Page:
September 18, 2021

The right to healthcare access

 Population Health and Human Rights

From NEJM article:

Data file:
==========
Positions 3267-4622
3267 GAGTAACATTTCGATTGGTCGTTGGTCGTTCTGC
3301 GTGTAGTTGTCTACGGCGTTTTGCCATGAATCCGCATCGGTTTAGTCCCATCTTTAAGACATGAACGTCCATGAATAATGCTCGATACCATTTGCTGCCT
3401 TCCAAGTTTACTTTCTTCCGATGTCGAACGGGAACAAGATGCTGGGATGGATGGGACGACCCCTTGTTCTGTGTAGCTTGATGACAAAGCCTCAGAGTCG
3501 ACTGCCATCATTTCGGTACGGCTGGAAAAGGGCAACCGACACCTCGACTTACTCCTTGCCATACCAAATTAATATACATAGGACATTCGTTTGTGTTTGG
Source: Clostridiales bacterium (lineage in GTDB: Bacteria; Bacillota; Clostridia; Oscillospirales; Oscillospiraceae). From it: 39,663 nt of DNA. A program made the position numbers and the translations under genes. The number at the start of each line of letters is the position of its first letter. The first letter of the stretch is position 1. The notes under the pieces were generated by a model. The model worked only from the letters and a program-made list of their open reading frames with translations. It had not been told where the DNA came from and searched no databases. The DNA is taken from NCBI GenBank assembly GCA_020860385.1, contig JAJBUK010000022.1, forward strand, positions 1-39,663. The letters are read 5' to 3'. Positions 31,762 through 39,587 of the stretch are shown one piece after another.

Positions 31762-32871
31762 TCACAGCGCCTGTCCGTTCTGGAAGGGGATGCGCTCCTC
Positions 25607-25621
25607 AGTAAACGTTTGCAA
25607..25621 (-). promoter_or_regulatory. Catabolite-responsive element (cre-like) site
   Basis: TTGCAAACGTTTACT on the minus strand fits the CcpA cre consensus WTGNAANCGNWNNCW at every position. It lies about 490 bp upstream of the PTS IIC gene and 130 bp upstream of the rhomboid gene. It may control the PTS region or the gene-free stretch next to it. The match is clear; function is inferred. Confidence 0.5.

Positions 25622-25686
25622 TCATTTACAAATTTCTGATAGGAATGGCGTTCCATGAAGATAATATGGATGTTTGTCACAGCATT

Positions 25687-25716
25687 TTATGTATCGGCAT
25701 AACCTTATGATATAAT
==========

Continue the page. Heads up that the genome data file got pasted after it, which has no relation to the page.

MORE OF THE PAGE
The study of population health encompasses two main objects of analysis: the health conditions affecting a population (the frequency, distribution, and determinants of diseases and risk factors) and the organized social response to those conditions, particularly the way in which that response is articulated in the health system, including the principles and rules that determine who has access to which services and at what cost to whom. These services include both clinical and public health interventions. Since the 19th century, national health systems have sought to provide health services to an increasing proportion of the population, using four eligibility principles: purchasing power, poverty, socially defined priority, and social rights. Reliance on purchasing power means that access is  determined by ability to pay, with governments limiting their role to basic regulation. Because this principle excludes many people, governments have historically intervened to expand access, either through public assistance programs covering families with incomes below a predetermined level or through social insurance schemes for prioritized groups (e.g., the armed forces, industrial workers, civil servants, or older adults). All these eligibility principles result in only  partial coverage, but the ideal of universality has influenced public policy in most countries, though the design and performance of health systems vary widely.